No refrigeration needed

Photomike

White Turtle Adventures
For light weight and survives just about anything is Ichiban noodles, freeze dried vegies and if you can get a package of salad dressing (like the ones you get at a restaurant that you rip open . Add noodles (toss seasoning), vegies and 2 cups water to pot, let sit for 20 minutes, drain, add dressing. I like this as no refrigeration is needed. Great for hot or cold weather and you only need water with no heat to make.
 

herm

Adventurer
Most cheese and summer sausage keeps good in a ziplock for 4 or 5 days. we usually bring this for the first few days and eat all of it. We usually bring hot dogs or somthing similar and eat them on the first few days also.
Many of the foods we think of as refrigerator now were not in the past.
 

Black Dog

Makin' Beer.
With summer sausage you do have to be kind of careful. Most store bought summer sausage can go a while without being kept cool, but if you have all natural or home made foods they will spoil faster without all the preservatives and junk.
 

NuggetHoarder

Adventurer
I haven't tried this myself, but I have heard great things about Brinkmann's canned meats. The hamburger is supposedly very good and you can't tell it's canned. If anyone has tried this stuff, please speak up and give us a review.

http://brinkmanfarms.com/
 

rusty_tlc

Explorer
Taters
Beans
Onions
Salt Pork
Corn meal
Coffee
Sugar
Flour

Basically the stuff that won the west.:elkgrin:
 

djpandemic

New member
Nido

Nido is a powdered milk available in the international section of my local Ingles. I had tried other non-fat powdered milk in the past and it was awful but Nido retains the fats and when mixed with cold water is actually drinkable. This product is great for coffee and drinking as well as cold cereal and worth a try. Below is a link.

[ame="http://www.amazon.com/Nestle-Nido-Instant-Whole-12-6oz/dp/B00032B982"]http://www.amazon.com/Nestle-Nido-Instant-Whole-12-6oz/dp/B00032B982[/ame]
 

Herbie

Rendezvous Conspirator
This was the topic of a great class at Overland Expo, so I'm surprised to see nobody has mentioned some of the things covered in that class.

Grains are the most obvious. Rice was mentioned, but Quinoa, cracked wheat, etc. are also excellent, especially for a little "variety".

I saw instant-pasta's mentioned, but also consider some of the pasta styles that are naturally low-water and quick-cook like CousCous, etc.

The nice things about grains and pastas like this is that it's easy (and cheap) to buy semi-bulk and cook only what you need for the party, so no leftovers. Wife and I found that when cooked pilaf-style with veggies and an added protein (a la Ara's dishes at the OvEx11 class) 1 cup of rice/quinoa/etc. is more than enough for 2+1baby at home, so if I were cooking on-trail I'd only do 1/2 cup or 3/4 cup at most.

Harder to make those kinds of adjustments if cooking boxed foods, etc.
 

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Frankspinz

Adventurer
There are obviously few aussies here, because Vegemite hasn't been mentionned yet !
Of course, you need something suitable to spread it on ...

Seriously, I have some bread recipes... I pack all the ingredients (flour, yeast, sugar ...) in a large "Ziplock" (that will keep a while) ...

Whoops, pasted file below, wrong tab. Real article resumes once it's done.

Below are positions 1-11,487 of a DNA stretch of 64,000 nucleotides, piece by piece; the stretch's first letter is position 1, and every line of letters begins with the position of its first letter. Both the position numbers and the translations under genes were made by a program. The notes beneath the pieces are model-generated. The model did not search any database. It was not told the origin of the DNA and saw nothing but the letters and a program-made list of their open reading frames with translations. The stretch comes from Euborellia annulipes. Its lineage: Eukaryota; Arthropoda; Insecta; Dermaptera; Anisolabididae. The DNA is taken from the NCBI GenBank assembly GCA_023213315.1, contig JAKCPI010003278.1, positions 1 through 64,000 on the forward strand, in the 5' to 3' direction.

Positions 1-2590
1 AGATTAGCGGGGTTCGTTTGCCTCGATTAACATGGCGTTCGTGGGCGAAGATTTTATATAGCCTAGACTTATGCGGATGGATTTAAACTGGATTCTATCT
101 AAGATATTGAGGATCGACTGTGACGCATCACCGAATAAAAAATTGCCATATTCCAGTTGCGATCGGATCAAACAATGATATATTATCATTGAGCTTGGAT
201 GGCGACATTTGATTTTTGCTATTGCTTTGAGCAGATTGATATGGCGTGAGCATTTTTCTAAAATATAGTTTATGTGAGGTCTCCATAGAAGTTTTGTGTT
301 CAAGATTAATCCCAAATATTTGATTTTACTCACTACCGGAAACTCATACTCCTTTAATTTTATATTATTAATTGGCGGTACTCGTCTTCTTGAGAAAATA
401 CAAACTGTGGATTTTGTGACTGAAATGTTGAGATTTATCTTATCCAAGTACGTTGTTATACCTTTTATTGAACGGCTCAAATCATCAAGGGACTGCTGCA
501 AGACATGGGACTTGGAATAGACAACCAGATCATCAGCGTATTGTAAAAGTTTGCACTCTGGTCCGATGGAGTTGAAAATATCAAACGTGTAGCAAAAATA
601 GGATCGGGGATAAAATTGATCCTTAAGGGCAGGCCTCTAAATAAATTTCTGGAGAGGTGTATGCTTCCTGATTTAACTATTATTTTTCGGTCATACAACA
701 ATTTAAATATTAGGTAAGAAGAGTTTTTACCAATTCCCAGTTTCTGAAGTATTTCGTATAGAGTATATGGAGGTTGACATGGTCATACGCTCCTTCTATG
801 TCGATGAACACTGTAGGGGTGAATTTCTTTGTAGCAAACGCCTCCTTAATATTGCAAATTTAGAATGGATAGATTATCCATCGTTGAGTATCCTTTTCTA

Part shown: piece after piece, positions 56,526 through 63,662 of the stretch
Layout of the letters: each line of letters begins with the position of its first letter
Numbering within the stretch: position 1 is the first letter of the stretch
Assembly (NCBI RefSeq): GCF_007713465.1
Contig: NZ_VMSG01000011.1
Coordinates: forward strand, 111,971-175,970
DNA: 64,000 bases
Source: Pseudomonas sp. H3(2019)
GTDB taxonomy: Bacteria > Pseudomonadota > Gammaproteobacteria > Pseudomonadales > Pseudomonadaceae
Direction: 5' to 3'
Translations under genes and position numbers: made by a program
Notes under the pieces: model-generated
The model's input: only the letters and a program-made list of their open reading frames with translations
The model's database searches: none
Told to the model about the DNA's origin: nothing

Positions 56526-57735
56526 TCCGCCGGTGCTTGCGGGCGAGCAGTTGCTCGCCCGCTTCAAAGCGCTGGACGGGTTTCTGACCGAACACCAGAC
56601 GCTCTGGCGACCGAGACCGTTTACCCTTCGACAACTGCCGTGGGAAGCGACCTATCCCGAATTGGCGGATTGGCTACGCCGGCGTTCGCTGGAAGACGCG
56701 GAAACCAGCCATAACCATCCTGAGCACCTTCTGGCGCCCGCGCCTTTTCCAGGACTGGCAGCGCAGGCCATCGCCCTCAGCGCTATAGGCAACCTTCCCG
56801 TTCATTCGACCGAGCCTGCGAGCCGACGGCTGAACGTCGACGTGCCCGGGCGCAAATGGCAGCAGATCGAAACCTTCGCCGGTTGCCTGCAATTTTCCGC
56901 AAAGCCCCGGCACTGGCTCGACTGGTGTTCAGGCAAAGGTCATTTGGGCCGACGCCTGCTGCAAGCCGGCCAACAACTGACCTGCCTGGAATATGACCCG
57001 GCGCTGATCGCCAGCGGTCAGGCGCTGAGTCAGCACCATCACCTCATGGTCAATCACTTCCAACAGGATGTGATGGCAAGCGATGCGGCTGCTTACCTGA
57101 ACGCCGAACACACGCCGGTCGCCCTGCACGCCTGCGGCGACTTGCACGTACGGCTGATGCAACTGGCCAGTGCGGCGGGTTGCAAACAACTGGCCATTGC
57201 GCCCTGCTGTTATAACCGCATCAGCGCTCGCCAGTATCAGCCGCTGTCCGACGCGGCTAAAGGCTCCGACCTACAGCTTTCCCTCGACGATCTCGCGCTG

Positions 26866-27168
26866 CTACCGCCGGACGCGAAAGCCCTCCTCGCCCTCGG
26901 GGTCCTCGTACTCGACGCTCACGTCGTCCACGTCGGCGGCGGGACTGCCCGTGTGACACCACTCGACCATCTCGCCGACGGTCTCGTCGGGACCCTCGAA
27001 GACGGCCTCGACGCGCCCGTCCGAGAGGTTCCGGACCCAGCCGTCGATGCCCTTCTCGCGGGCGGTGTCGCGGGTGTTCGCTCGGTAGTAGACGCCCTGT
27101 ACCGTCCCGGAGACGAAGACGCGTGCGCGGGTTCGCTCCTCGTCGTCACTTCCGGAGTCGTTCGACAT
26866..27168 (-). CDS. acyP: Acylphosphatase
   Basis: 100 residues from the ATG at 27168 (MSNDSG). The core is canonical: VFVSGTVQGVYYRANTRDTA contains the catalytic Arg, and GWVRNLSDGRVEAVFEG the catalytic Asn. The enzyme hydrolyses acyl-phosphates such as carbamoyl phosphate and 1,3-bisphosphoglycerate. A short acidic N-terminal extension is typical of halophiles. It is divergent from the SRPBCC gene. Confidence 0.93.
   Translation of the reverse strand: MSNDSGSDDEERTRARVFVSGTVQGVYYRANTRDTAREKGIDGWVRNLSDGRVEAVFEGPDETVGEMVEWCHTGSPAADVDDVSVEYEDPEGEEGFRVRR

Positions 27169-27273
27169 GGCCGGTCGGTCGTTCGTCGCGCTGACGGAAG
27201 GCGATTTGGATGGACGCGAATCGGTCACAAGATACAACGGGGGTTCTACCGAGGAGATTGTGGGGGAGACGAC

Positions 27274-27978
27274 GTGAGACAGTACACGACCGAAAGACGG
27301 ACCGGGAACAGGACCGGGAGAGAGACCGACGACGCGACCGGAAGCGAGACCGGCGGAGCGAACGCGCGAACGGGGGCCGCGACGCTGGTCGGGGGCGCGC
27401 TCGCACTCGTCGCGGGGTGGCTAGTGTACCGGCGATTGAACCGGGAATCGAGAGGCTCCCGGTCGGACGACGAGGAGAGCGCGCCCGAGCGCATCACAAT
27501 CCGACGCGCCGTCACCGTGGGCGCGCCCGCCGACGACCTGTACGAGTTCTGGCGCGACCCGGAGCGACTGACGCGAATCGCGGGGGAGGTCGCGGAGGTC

All is needed is: water, kneading and cooking in a pot or oven = delicious hot fresh bread !
 

INSAYN

Adventurer
There are obviously few aussies here, because Vegemite hasn't been mentionned yet !
Of course, you need something suitable to spread it on ...

Seriously, I have some bread recipes... I pack all the ingredients (flour, yeast, sugar ...) in a large "Ziplock" (that will keep a while) ...

At home I've been fiddling with making Bannock to experiment with various flavors. May have to incorporate this into my menu. :chef:
 
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Seiko

New member
Cured hams will last a long long time (six months to over a year) They will grow mold but you just cut that off and and use the good parts. Rather salty so you most likely will want to simmer it with beans and or rice.

I know people have said beef jerky, one great way to use it is to make it into a stew. Just put it in a pot with the veggies and water and it will turn soft again. One of my favorite meals when extended camping.

Also make your own jerky, hit up you tube for Alton Brown's way of doing it with the box fan.
 

Black Dog

Makin' Beer.
I know people have said beef jerky, one great way to use it is to make it into a stew. Just put it in a pot with the veggies and water and it will turn soft again. One of my favorite meals when extended camping.
I do that all the time out back packing. I make couscous but use just a tad bit extra water and toss in some shredded jerky and dried herbs. I want to get some dried veggies and throw them into the pot too, I've never tried that. Its even a nice meal to make at home if you don't feel like cooking very much and don't want to dirty up a bunch of dishes.
 

wjeeper

Active member
Looks like the few ideas I had are already taken, so nothing constructive to add:sombrero: I will definatly be keeping tabs on this thread as I prepare for my 2+ month trip this summer!
 

GPER

Observer
I haven't tried this myself, but I have heard great things about Brinkmann's canned meats. The hamburger is supposedly very good and you can't tell it's canned. If anyone has tried this stuff, please speak up and give us a review.

http://brinkmanfarms.com/
They are local and good stuff. GFS also has potato pearls, just add hot water and you have mashed potatoes.
 
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